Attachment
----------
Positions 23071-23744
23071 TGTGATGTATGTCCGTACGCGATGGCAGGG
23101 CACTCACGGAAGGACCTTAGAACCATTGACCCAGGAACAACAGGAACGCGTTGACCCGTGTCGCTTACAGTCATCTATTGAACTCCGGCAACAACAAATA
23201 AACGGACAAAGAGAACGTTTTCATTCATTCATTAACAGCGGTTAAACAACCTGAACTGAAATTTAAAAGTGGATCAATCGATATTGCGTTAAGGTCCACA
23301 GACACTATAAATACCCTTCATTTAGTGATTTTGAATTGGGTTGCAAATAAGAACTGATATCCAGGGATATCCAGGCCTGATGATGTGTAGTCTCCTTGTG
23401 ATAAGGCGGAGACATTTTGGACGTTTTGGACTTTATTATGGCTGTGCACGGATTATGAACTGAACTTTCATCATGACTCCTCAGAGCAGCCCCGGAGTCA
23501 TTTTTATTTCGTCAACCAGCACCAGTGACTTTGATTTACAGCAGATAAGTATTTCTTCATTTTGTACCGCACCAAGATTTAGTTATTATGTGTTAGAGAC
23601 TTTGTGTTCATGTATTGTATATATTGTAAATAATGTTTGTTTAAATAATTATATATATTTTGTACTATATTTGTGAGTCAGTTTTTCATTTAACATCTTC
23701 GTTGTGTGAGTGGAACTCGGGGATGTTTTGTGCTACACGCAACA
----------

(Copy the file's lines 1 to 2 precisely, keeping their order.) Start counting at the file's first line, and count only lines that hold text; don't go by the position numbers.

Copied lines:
Positions 23071-23744
23071 TGTGATGTATGTCCGTACGCGATGGCAGGG